Newspaper Page Text
Real Thanksgiving Dinners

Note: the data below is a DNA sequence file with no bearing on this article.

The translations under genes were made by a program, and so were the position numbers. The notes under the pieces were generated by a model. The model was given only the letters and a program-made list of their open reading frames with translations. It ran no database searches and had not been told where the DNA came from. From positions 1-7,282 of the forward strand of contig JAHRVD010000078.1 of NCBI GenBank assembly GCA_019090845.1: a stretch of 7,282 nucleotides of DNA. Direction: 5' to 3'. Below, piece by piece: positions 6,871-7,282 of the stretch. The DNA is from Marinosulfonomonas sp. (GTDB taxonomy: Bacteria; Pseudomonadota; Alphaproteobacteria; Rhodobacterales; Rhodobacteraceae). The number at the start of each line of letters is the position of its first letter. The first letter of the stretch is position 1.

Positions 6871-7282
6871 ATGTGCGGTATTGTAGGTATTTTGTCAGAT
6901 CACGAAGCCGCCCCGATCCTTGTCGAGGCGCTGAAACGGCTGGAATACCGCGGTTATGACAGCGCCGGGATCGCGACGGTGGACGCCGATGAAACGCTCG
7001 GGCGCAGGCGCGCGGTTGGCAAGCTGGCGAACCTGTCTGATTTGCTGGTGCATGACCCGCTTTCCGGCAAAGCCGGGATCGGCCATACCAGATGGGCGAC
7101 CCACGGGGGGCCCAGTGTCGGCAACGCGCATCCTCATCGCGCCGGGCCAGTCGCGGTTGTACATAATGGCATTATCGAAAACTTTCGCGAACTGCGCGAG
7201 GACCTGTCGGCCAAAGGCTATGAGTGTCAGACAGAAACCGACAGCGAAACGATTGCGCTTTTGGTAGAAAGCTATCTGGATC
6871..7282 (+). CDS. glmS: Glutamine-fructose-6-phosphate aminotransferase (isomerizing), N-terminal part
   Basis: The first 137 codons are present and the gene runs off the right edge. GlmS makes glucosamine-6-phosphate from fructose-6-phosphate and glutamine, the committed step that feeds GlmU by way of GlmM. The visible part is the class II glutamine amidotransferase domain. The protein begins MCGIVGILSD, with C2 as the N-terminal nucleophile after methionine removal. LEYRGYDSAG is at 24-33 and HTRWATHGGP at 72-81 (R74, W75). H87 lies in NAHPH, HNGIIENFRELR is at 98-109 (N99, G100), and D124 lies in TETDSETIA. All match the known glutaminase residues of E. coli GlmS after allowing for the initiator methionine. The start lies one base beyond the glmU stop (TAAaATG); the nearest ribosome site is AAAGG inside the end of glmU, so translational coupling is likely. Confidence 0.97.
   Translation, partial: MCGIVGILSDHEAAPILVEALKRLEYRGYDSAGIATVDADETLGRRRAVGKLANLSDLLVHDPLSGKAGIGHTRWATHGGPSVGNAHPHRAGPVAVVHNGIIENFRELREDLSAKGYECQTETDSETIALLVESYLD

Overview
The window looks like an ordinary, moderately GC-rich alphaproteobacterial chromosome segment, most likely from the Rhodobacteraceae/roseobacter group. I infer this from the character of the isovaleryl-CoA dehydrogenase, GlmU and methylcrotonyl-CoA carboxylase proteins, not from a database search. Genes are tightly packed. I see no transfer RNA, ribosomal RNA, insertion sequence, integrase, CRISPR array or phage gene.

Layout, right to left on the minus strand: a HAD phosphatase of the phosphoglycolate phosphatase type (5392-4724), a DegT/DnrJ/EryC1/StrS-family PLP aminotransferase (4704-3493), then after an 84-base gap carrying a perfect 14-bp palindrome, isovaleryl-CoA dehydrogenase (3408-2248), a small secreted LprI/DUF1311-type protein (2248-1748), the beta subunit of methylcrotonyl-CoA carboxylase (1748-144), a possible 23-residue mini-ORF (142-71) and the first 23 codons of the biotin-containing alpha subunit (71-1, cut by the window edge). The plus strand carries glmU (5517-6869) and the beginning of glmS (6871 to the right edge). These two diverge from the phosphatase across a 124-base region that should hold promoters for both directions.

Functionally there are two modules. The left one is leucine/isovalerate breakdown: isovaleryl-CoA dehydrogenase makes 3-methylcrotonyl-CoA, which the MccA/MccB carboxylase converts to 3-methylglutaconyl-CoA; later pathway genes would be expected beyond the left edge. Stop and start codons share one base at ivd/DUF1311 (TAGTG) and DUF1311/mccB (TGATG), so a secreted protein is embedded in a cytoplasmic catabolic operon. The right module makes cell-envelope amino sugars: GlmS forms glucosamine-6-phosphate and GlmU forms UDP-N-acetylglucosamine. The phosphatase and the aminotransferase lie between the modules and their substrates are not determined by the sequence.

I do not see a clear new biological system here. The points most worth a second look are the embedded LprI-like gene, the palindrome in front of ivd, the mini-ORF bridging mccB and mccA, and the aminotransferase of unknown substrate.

for Needy Thousands. THE PUBLIC CHARGES THE HOSPITALS AND ASYLUMS VISITED. Donations to Inmates of Work house and Alms house. The chttvches were not the only places where heartfelt prayers of gratitude were offered for the blessings of the past year and the immediate benefits of Thanksgiving day. The hundreds of people who are in mates of the various institutions through out the District, the orphans In the asy lums. the men and women confined In the jail and workhouse, those in the hospitals and in the charitable Institutions, together with the unnumbered thousands of the city's i>oor. were all looked after and cared for today as they have seldom been be fore. The high price of the national Thanksgiving bird seemed to prohibit the giving away of much turkey meat today, but up to late last night and all day to day men and wagons have been hurrying from all sections of the city to all sections <>f the city distributing baskets filled with the good things that are necessary for the proper enjoyment of the day. and In each of these baskets the gray legs of a fat gobbler was evidence that turkey formed the moat prominent feature of Its contents. It is probable that more than 5.000 of the city's poor were fed In this way through the beneficent charity of Individual citi zens and organisations. The spirit of charity was not local any where. It pervaded the entire District and encompassed all the unfortunate with Its folds of benevolence. Many Christian men and women devoted a large part ot the dav to visiting the Institutions about the District, and It mattered not whether the place they visited was a Jail or an asy lum. all the inmates were made to feel that Thanksgiving day was one for feasting iind rejoicing, and no time for gloom ot dissatisfaction. At Central "Union Mission. The most extensive charity carried on during the day was that under the superin tendence of the officers of the Central l'nlon Mission. More than 3,300 of the District's needy citizens are happier today through the efforts of this organization. Over *100 baskets, containing more than enough for a family meal, were distributed from the mission this morning, and at noon t oday began a dinner to the homeless ones who are to be found about the mission house, during the course of which it Is expected that about 300 will be served. Several weeks ago the mission workers commenced their arrangements for their . heritable work. ... betters were addressed to business men, pastors of churches and heads of benevo lent organizations, requesting contributions and assistance in the distribution of the things that were to be collected. All pas tors and organizations were requested to furnish the mission with tho names of the needy persons within their range or ob servation Blank forms to fill out were sent to all persons who received Invitations to submit names, and in this manner a long list was collected. Money was collected and supplies purchased for tVH> baskets. The baskets cost, when filled, from $1".75 to $12.50 a piece, and each contained a turkey or , hlckeu. bread, butter, apples, potatoes, unions, a can of tomatoes, a sack of flour, sugar. t?ii or coffee, a package of oatmeal, and iHJSsibiy a can of baked beans. The preparation of the baskets was placed in ihe charge of a committee, which included: W. II Ramsey, chairman; Mrs. E. P. Clay ton. Mrs. K. V. Moores, Mrs. Phillips, Mrs. Cnrrigan. Mrs. Fitch, Mrs. Yingling, Mrs. Chase. Mrs. Thompson and Mr. P. Slauro. Each Basket Bore a Tag. To each basket prepared a tag was at tached with the name of tho head of the family for wldch it was intended, the ad dress and the name of the person recom tv tiding the family to the mission. After Hie baskets had been properly assorted a. cording to the sections of the city to which they were addressed, they were loaded on wagons and carried to their des tination. The American Ice Company fur nished some of these wagons, and the mls mon the remainder. The transportation of i he baskets was tinder the charge of C. W. Proctor, chairman; John Paul, \V. C. Bit ti ig. Mr. Sullivan. C. F. Sowers. N. Wat . is A. M. Cooper. A. L. Thompson, P. l.ederer, J. U. Mickle. J. W. T. Beach. The turkey dinner to the homeless was f; rv.-d at noon In one of the rooms on the lower tloor of the mission. Tills dinner In cluded almost all the things usually lound itt the Thanksgiving table and was served Vy a committee of ladles of the mission, of which Mrs 11 B. F Mtcfarland was the head, and which Included Mrs. M B. tlraves. vice chairman; Mrs. S B. Carrigan. Mis. K. V. Moores. Mrs. Clara Craft, Mrs. J. Alex. Edgar. Mrs. Datsey Jewell, Mrs. K P. Clayton. Mrs J. A. Boarman. Miss Mice Proctor. Mrs. W. II Ramsey, Mrs. AV. D. Yingling, Mrs. E. P. Northam, Miss .1, ssie Swartwout. Mrs. A. Brethauer. Mrs. I. F. Olney, Mrs. Thompson. Mrs. Chase, Mis. Houghton. Miss Mamie Riley. Miss Agnes Inch, Mrs. Margiret Phillips. Miss Margate'. Mauro, Mrs. F. C. Crass. Mrs. 1'pperman. Mrs. Nicholson. Mrs. Miller, Mrs. Kline. Mrs. M A. Lyon. U noon also there was commenced at the Central l'nlon Mission a gospel meeting which will continue until 10 o'clock to lilght. Dinner for 300. \t the Homeward Bound Mission, 110 Pa. ?,venue, preparations are In order for a dl.mer which Is to be served at 4 o'clock tills afternoon to about 300 homeless peo j,l The meal will Include turkey and the i-tlier components of a Thanksgiving feast. I' plain llaslam, the superintendent of the mission and lils wife have charge of the dlrner. This morning a special Thanks giving setvlce was held In the chapel. In all the orphan asylums of the city a least was served in honor of Thanksgiving day to the little Inmates. Turkey, cranber i sauce, pumpkin pie and sweets of all 1 uds formed the principal features of the dinner. At the reform schools special serv ices were held this morning in the chapels. At the girls' school the service was con ducted by the superintendent. All work was suspended there and also at the boys' Kchool during the day. and efforts were made by those in charge to show the in mates a happy time. V special service was held this morning In the chapel at the Soldiers' Home, and V as well attended by the veterans In the home A dinner that would have been a credit 'o any chef was served this after i iHin, and the old soldiers did it ample Jus 1 Tin r, was no special observance at the It.dust rial home school, except that the In i .ites wore given a turkey d-nner. All man 1 ? I of good things were served with tin turkey and the unfortunates In the home v ere permitted to receive visitors. Working Boys' Home. t he newsboys and others who make theii J.one at the Working Boys' Home, cornel of 3d and C streets northwest, were treatet to a dinner of more than usual magnlfl cet. today. Every effort was made t< give them nil the good things they couk ?at. mid the loosening of waistbands tha I,,llowcd the course of the meal would seen t., igK- -l that these efforts were success 1 il Today was donation day at the Homeo pathlc Hospital, and a number of the pa tu t - of the Institution called to pay theli j. lects or sent something substantial t< r< pn sent them. A committee headed bj Mr Charles Lyman was on hand to recelv< duch visitors as might come and to tak< charge <?f the donations. Thanksgiving day at the Governmenl II. iltal for the Insane was observed, a! in tho past, with a sumptuous bill of fart Jar the more than 2.000 Inmates provided far therein. The menu was typical of the C and to furnish the big meal that wai stirred at noon were required several thou sand pounds of turkey, with corresponding quantities of potatoes, celery, cranberries and mince pies. Tonight the first dance Of the season will be held In the assembly hall. Special Observance. At the Institutions gathered under the head of the Washington Asylum, Including the Washington Asylum Hospital, the aims houee and the workhouse, there was spe cial observance of the day. The Inmates of the workhouse were given a re?t from work and an especially good dinner. Tiny were allowed extra privileges also, and were given us mut ii freedom as the rules of the institution w.ll permit. At the alms house and hospital religious services were held at noon by a party of church people who make it their business to visit sucli places. In the afternoon a dinner was serv ed that eclipsed, anything of the kind that has been given heretofore. All sorts of extras were served, and the old men and women who live at these places were gayer and happier than they have been for many weeks. No extras were served with the dinner at the jail, but Warden Harris permitted the prisoners to see their friends and to accept from them all manner of good things. Religious services were held in the rotunda of the jail building in the morning. DELIVERANCE AND DANGER. Thanksgiving Sermon at Grace Metho dict Church. "National Deliverances and Dangers" was the subject of the Thanksgiving sermon de livered this morning by Rev. Joseph Sd mund Smith, pastor of the Grace Methodist Episcopal Church, corner of 9th and 8 st .-eta. Rev. H. R. Naylor, the presiding elder of the denomination, occupied a seat on the platform during the service. The preacher took his text from the Epis tles of St. Paul to the Romans, x!l:12: "Re joicing in hope, patience; in tribulation, continuing instant In prayer." He spoke of the general prosperity of the country that had prevailed during the past year, and saw in It an evidence of the goodness and favor of God, who had made the har vests fruitful. "Individual, social, political, religious goodness and mercy have followed us. Dove has directed the hand of God in all His deal ings with us. Even the clouds have had a silver lining." Politicians, he said, would best be able to deal with political questions when they study them from the religious point of view. Until then they would not be able to understand them. He regarded this coun try as the chiiri of Providence. He review ed the history of the nation to show how It lias continuously prospered. In Its settle ment it had been fortunate in being popu lated from Maine to Florida by people from England and Holland who had brought with them the idea of religious and Indi vidual liberty. "Theirs." he said, referring to the re ligion of the English and Dutch colonists, "was the only one under which liberty could have been established. This does not mean that their religion, as these men con ceived it, was perfect, but still it was the only one under which liberty could have grown." Nation's Independence. A third cause for thanksgiving was found In the Independence of the nation. The Declaration of Independence, he said, was the most daring act recorded in history. That a people of three millions of souls, scattered along the Atlantic coast, should throw down the gauntlet to the strongest nation on earth was daring unprecedented. There could be found but one explanation for the successes of the country In the days of its weakness and later in its strength, and that was the will of God. The development and the settlement of the question of state rights was reviewed. We had shown, the preacher said, that a republic can be unselfish. It had waged war with Spain for the liberation of an oppressed people. In the settlement of the strike in the anthracite coal regions last full he saw the hand of God and a reason for thank fulness. Among the dangers that threaten the country he regarded those of capital and labor as among the first in impor tance. Capital and labor bring prosperity, but the greed of capital or the acts of la bor might become a menace to the coun try. In the great strikes that had oc curred in the country he saw a protest against conditions running far back in the history of labor. "Capital," he declared, "has not recog nized the dignity of labor. It has forgot ten that the men who toll are the broth ers of those who dominate capital." The excesses of labor might also be come a menace to the prosperity of the country. Immigration lie regarded as a menace to the country and the negro question as dangerous to the peace of the country. He believed, however, that with educa tion and fair treatment the negro will become a desirable element in the coun try and the danger of n race war will be averted. Some time, he declared, the negro will demand his rights at the bal lot box. and the wise course is to elevate him by the influences of schools and churches. The trusts were one of the dangers he saw ahead of the country, not because of the amount of ttie capital they employ, hut because of the greed that is apt to influence them. The preacher concluded his remarks by reminding his congregation that "Eternal vigilance is the price of liberty." Under Kindergarten Auspices. Arrangements have been made for a "Temperance Reunion" tomorrow evening at 1426 Q street northwest in connection with the work of :he fr^e kindergarten in this city, which is a part of the so-called state temperance work in Baltimore, Md. Mrs. Susan Pollock will lie the hostess on ttiis occasion and Mrs. S. L. Welsh, the teacher of the Baltimore kindergarten for the first twelve years of its existence, will be present. Miss Dauglierty, also of Balti more, will give one of Froebel's "mother play talks" from 7:30 to o'clock. The gathering is to be un informal one and an invitation lias been extended to everyone. Americans Do Not Retire. I'rotu the Brooklyn Kuglo. It was rumored on 'change the other day that J. Plerpont Morgan had decided to re tire. Next day It was announced that he would not. The rumor was baseless, the corrective announcement almost unneces sary. Mr. Morgan could probably afford to retire. It is known that tie smokes 25 cent cigars, and wnen people do that they have money left for other uses and diver sions. But Mr. Morgan is an American, and Americans never retire?at least, hard ly ever. Look at Mr. Rockefeller. He Is worth, they guess, JtNOO.OHO.OOO. He cannot begin to spend the Interest that the banks and trust companies and railroads and oil refineries and lighting plants, and such like, insist on paying to him. yet lie is just as keen to be worth >0,000.001 as If he were starting in business and Ills creditors were beginning to bother him. And look at Mr. Sage. He never defaults with his rent, and always has enough apples for supper, but he seldom takes a day ofT. be cause something might happen down the street that would loosen up a stranger's supply of dollars, and how could he bear not to be around when that occurred? No; retirement is inconsistent with the American spirit When you find a man o( retiring disposition you discover one who cannot set the river on lire, and he does not do at all. We have senators and other statesmen who have been begged to retire; press and people and constituents and fam ilies have united in almost a clamor of be seeching, but they have sternly held to the path of duty. In this country uuinors write till they can no longer hold a pen; drama tists like Clyde Fitch dramatize till there if nothing left to dramatize except Mr. Car negie and the judgment; musicians com post! until their music is as tierce and in comprehensible as Richard Strauss', and painters paint until beholders cannot tell their cows and their trees apart. Large Space Bequired. from the Philadelphia I'rt ss Tess?"And when he proposed, of course, he kissed you." Jess?"Os, yes. Anil there were volumes in that kiss." Tess?"Well, you must have had a great deal of cheek to have so large a work as that printed on it." f aptaln Edward Gallup, an aged resident of Havre de Grace, Md., is dead of paraly sis. Pennsylvania Avenue and - Seventh Street. Pennsylvania Avenue and Seventh Street. A TWQ>=days' Sal@-(Friday ?nd Saturday)-?! Boys' CMMn ? r The Boys will be school free tomorrow and that prompts us to inaugurate this special selling on | Friday instead of waiting until Saturday. We are confident the values offered, at the prices at which i they are to be offered, will bring a response bigger than could be properly served in cne day. fit is going | to be a great sale; because there are great bargains to be had. Each and every lot of Suits and Over- | coats and Reefers included has the worth that stamps it right away as off the Saks=standard? the trust- | worthy standard. That it is almost half-price selling will double the demand. They are the styles ihat | are most popular; they are of the identical makes that have helped us to such fame as Boys* CJothiers? ^ they are duplicates (many of them) of lots that have graced the regular stock. 'X Boys' Overcoats in Plain Blufc and Oxford Gray Frieze; cut long and full; lined with Italian cloth; velvet collar; the proper style and the proper overgarment for the Boys from 7 to 16 years. Worth $5.00. Special: $3*45. Children's Military-cut Over coats, in Blue and Gray; fast color; gilt buttons; emblem on sleeve. These are in sizes from 3 to 8 years. Very natty and very comfortable. You have not seen the style nor the values duplicated under $5.00. .45. Boys' Double-Breasted Short Pants Suits, in fast-color Blues and neat Fancy Mixtures; made well; trimmed well; cut to fit and sewed to stand the roughest knockabout wear. All sizes 7 to 16 years, and worth up to $3.00. Special: $ J .75. *Yi Boys' Blue and Gray Frieze Overcoats, all wool and fast color; edges double stitched; Italian lined; cut with broad shoulders and extra full back. For the Boys from Jto 16 years, and worth $6.50. Special: $4*95. V i ~ Boys' Military Overcoats, in Blue and Gray; all wool, of course, and, of course, fast color. Buttons are gilt; on the sleeve is the usual em broidered emblem and in the back the conventional belt. Sizes 2]/2 to 8 years, and worth $6.50. Special: $4-95. Boys* Separate Knee Pants. The biggest special lot and the biggest regular value of the season. They are^flain and Fancy Cheviots and Corduroys; Cheviots all wool; made with tftped seams and patent bands; m all sizes from 4 to 16 years. Worth 75c. and $1 a pair. . Special!: 4Bc' Boys' Double-Breasted Short Pants Suits, in Plain and Fancy ef fects; lined with Italian cloth; taped seams and patent bands in pants. All sizes 8 to 16 years, and worth up to $5.00. Special: $2>95. Boys' Double-Breasted and Nor folk Short Pants Suits; strictly all wool, of course; lined with Italian cloth; taped seams and patent bands; sewed with silk; and with some of these Suits there are TWO PAIRS OF PANTS. All sizes from 8 to 16 years, and worth $6.00. Special: Boys' Blue Chinchilla and Ox ford Gray Reefers; cut Double Breasted, buttoning to the neck; velvet collar and lined with cloth. All sizes from 3 to 8 years. The Boys like Reefers, and you'll like this value. Worth $2.50. Special: $J .45. Boys' Plain Black and Oxford Gray Frieze Reefers; every thread wool; guaranteed fast color. They are cut Double Breasted and have velvet collars; lined with durable Italian cloth. All sizes from 3 to 8 years, and worth $3.50. ,45. Boys' Peter Thompson-like Reef ers, made up in fine grade of Blue Frieze, lined with Red flannel; gilt buttons; embroidered emblem on sleeve?a strictly nautical Reefer, in all sizes from 3 to 12 years, and worth $6.50. Special: $4-95. " ? rfMI I Special Attractions in Hem's Winter LJoderweair. ?S?7 h' n. 2 A . The attractions are staple values, values you know 1 ? 7 ' . oil J:. "like a book," at prices that ar<J a third or more 4ower than you have known to be quoted for them. We buy Underwear under the most favorable conditions and sell it as we buy it. Men's Blue Derby Ribbed Balbriggan Shirts and Drawers; the Shirts have silk fronts, pearl but tons ; the Drawers have double gussets, sus pender tapes and pearl buttons. It is Under- g/H\C. wear worth 69c. a garment, for KQ)' Men's Camel's Hair and Natural Wool Shirts and Drawers; silk-bound Shirts with ribbed skirt, pearl but tons ; Drawers with suspender tapes, reinforced gussets, satine waistbands and pearl buttons, ^C. Worth $1.25 a garment, for 9, Men's Natural Wool Shirts and Drawers; Shirts double front and back, ribbed skirt, pearl but tons; Drawers reinforced, pearl buttons and ? Tl .25 self-fronts. Worth $1.75 a garment, for 11 Sporting Goods. It means something to bc able to say?"always lowest." It means something, too, to bc able to say? "a complete stock of everything in the Sporting and Athletic Goods line." We carry everything?even t6 a full equipment of Automobile Clothing and Sundries. All-Wool Sweaters, in various styles; some with heavy neck; fancy stripes, etc.; worih $3.50 and $3.75, for $1.98. Boys' All-Wool Worsted Sweaters, plain or alternating stripes, for $1.23. Children's Fancy Sweaters, in juvenile colors and buttoning to the neck, for $1 00. Men's All-Wool Sweaters, in plain colors, for 98c. Waterproof Top Coats, blanket lined, for $1.48. Waterproof Coats, lined with sheep's wool, for $4.98. Heavy Canvas Coats, lined with sheep's wool, for $4.75. Leather or Corduroy Reversible Coats for $5.98. Automen's Rubber Cap Covers, with cape, for $1.00. Boys' Rubber Caps, with cape, for 75c. White Canvas Gymnasium Shoes, with rubber bottom, for T9c. ,? Y. M. C. A. Gymnasium Suits Gray Pants and Maroon Shirts, for 90c. White Running Pants, with Red or Gray stripe down side, for 45c. Canvas Hunting Coats, with corduroy collars, for 79c. Heavy Canvas Hunjting Cojjta, with corduroy collar and pockets, for 98c. > Canvas Hunting Pants, all fizes, for 98c. Canvas I,ace Leggins for 39c. Loaded Shells, smokeless powder, one hundred for $2.00. Duck Hunting Coats, duck^lined, for $2.75. Khaki Hunting Co*ts, lined with duck, for $3.00. Boys' Rugby Footballs for 69c. Single-shot Air Rifles for 65c. Razor Strops, with canvas and leather sides, for 9c. Shaving Brushes for 3c. Full Hollow-ground Razors, extra fino grade of steel, reacty for use and guaranteed for one year, for $1.00. i(Jm , i mi ~OH ,(>?? VI A3 sa ? Two Days More of the Hat Salle Iff it was a style ortwoonly it would still !be a most en gaging opportu nity. But there's nearly every style, off both Sofft Hats and Oerbys?and in every size, in a SI the various dimen= sions, and all pro per shades?Black and Brown in the Derfoys; Black, Brown, Pearl and Nutria in the Sofft IHlats. They were finished and trimmed up ffor $2.SO and $3.00 seeing? never with a thought off their being off~ ffered at a penny less. fl 35. Mothers mustn't overlook that lot of Children's Sample Sailor Hats; it's a limited quantity, and hardly two alike among them. Wide-brim, square and taper ing crown, in Cloth, Cravenette, Velvet .and Silk; silk stitched brims, silk and velvet streamers and rrt* ec, bands. Worth up to$3.00. SPECIAL Stocking Caps, in gay or quiet combinations of col ors; full size. Those worth up to 75c. for 35c. Those worth up to 39c. for ,23c. 35c, >c. a paor. These are the Medium-weight Cashmere Hose that are so popular for cold-weather wear; in Black and Gray and Oxford Mixed effect. If you'll just take a look at the grade, the making, etc., you'll see 35c. value in them. All sizes. $ 11 .25 and $ 11.50 Gloves, ?H1P0 a pair. Everything is good, l>etter or best by comparison. It is with most ofc tk? $*125 and $1.50 Gloves that this line of ours at $1.00 compares. The three most popular sorts are included-^-Dogskin, with pique seams and self-back; Mochas, in the fashionable shades of-Gray, and Cape Tans, with outseams and spearpoint backs. They are properly cut, and the fit is perfect. Full line of Motor Gauntlet Gloves -$1.25 to $5.00 a pair. Hen's Suits amid Overcoats. Good Clothes do nq? depend so much upon what you pay ffor them as under what auspices they are made. By that we mean Just this: Our prices are fully a haSff fess than the custom tailor must charge?yet the best they can make is no better than we can supply to ycu right out off stock. And iff you'll compare our Suits and Overcoats with others', grade ffor grade, you'll find cur val ues and our styles and the satisfac tion here superior by ffar. But the Saks=CSothes are made in the Saks workrooms; they are worked upon by graduated artist-tailors; they are brought to the highest point off per fection; and through the "Fit Re form" system they fit with absolute accuracy. We don't hesitate to in = vite the consideration off every man regardless off his buiiid, or has expec= tations, because we KNOW OUR STOCK IS CAPABLE OF MEETING EVERY REQUIREMENT. The size off our stock is a proof; the volume off our business is a proof? our constantly-growing clientage is the strongest proof off all. Suits?$10.00 to $35.00. Plain Oversacks?$10.00 to $55.00. Belted Coats?$17.50 to $27.50. Paddocks?$15.00 to $45.00. Rain Coats?$10.00 to $35.00. Fur-lined Coats?$75.00 to $350.00. Hen's, Women's and Children's Shoes At Spscial Prices. These Shoes, every pair off them, will appeal to your best Judgment off value and style. They are Shoes that were made ffor regular stock, and by the most trustworthy makers in the trade. This special selling off them is'the result of special buying?and the sharing of it is a rule off the store. Men's Black Yici Kid, Box Calf, Patent Colt, Pat ent Kid and Enamel Leather Button and Lace Shoes, with single or double soles, close-trimmed or extension edges; the very latest and most stylish shapes. $'"5).45 Worth $3.50 a pair. SPECIAL & Women's Black Vici and Velour Kid and Patent Colt Button and Lace Shoes; with kid or patent leather tips, turn and welt sewed; Cuban, French and Military heels; both in the street weights and dress weights. Worth $3 a pair. SPECIAL Jd Misses' and Children's Black Vici Kid. Box Calf and Patent Colt Button and Lace Shoes; with solid oak soles, cork-filled; flood year welt; stylishly shaped and durable and comfortable. Sizes 8% to II - - - - $1.50. 11& to 2 - - - - $2.00. Mignon Shoes for the Mioses and Children; our leader and the best value that has ever been ofTered in Shoes at the price. But ton or. Lace; solid, substantial and stylish. Sizes 5 to 8- =---$! 8aA to flfl - - - - $1.15. 11^4 to 2 = - = = = $1.25. Boys' Black Vici Kid and Wax Calf Lace Shoes; all solid leather throughout; good shapes, and wearers; worth $2 a pair, 11 jg Special Boys' Black Vici Kid. Box and Velour, Calf and Patent Colt. Straight-lace and Blucher Shoes; solid oak soles, stylish en jjts shapes, and worth $3 a pair. Special ? AMUSEMENTS IN VIENNA. How "Wienerinen" Spend the "Winter Months. From tlic I/ondon Telegraph. The ladles who form Vignna society are still. In these late autumn days, absent from the capital. Usually the first week of December sees their return, when prepa rations for Christmas and New Year be come neces3ary. Then the pleasures of the season, varying with the different classes, rcfilly begin, those of the perhaps 2,0(X> aristocratic women and the wives of the leading financiers being considerably more elaborate than the moderate pleasures of the middle classes. As a house game, even ping-pong Is still In great favor; there is e\en a ping-pong club In Vienna, to which the leading lawn tennis players belong. But the favorite outdoor winter amuse ment of the Vienna ladies Is undoubtedly skating. On the immense surface of the Eisverein grounds they 'display their skill | and grace, to the accompaniment of lively military music. Between 3 and 4 on a clear, frosty afternoon all that Vienna boasts of youth and beauty is to be found at the Eisverein Club. When unwelcome notices, fixed in prominent places in the city, state that a thaw (tauwetter) has set in, the fashionable crowd joins the Corso in the Ringstrasse, where the promenade continues until darkness causes a rush to those confectioners' shops for the time in favor, where coffee and sweets are enjoyed. The Jours form also an important part of the winter's social pleasures. On all visiting cards Is to be read second Wednesday, every third Tuesday, at home, 1st and 15th, etc. These are sent by post to different circles of friends, and the rounds begin, the more formal the occasion the less agreeable (gemuthllch) It is found by the visitors. The rooms are adorned with flowers. Cake, biscuits, sandwiches, tea, coffee are offered, a few words spoken upon the last premiere or the latest po litical or social scandal, and the transient visitor departs to a, second, third or fourth house. Committees of ladies also frequent ly sit in the winter months to arrange con certs, fetes or bazars for charitable pur poses. Every distinguished Wienerin must also attend the Sunday morning Philharmonic concert, and she possesses a box, or a por tion, if only the eighth or sixteenth part of a box, at the Burg Theater or Opera House, where she duly appears on the fourth or eighth or sixteenth day. The concerts, again, at the Bosendorfer and the Musik verefn Saale must by no means be neglected. The height of the Vienna season is, of course, in the carnival, which begins at Epiphany day and continues until Ash Wed nesday. Commencing with the court balls, a long series of balls and dances follow, and no evening passes without a dance. With such continuous practice, especially in waltzing, no wonder Vienna women are call ed Queen? of the Dance. The attempt last season to Introduce the Cakewalk into the Vienna salons failed. The wives and daughters of the well-to do middle classes are also richly provided with amustoients. They also skate?if not at the expensive Eisverein?and they, too, join the fashionable Ringstrasse Corso, but at a later hour, from C to 8. Their Jauae (Anglice tea) is usually taken in one of the large cafes, which at the tea iiour overflow with these ladies, or they are to lie found at the Tlroler Hof or the Wiener Molkerel. Their favorite Sunday amusements are the concerts at the Cursalon and the Voiksgar ten. The Ladies' Club, founded some years ago at Vienna, did not long survive. Had card playing been allowed it would prob ably still be in existence, as high play is the delight of the Wienerin. who is accus tomed to a round of movement and excite ment. Germany's Problem. From Gnntoo's Magazine. * The marvelous progress of Germany dur ing the last quarter century rests mainly upon the development which lias made her a leading factor in the struggle for the markets of the world. During this brief period full many a German town has been transformed from a bumlet of a mere hand ful of people to a thriving' center of Indus try. The productive power of the empire has more than doubled. During this period also her artisans have been fed from the granaries of the United States. It is no reflection upon the German p??oplc to say that this supply of cheap food has been and" still Is a factor of paramount im portance in her Industrial development. German soil, which is not especially fertile, is ur.able to furnish food for the rapidly Increasing population of Germany. When two decades ago Bismarck advocated a high tariff upon foodstuffs Germany's home sup ply of food was more nearly equal to the demand than it is today or will be tomor row. The fact is that the expansion of German industries has been accompanied by a growth in her population that baa outrun the increase in the productive power of her soil. Mary Booker, who shot and killed li?r husband, was sentenced at Cumberland u> eighteen years in the penitentiary.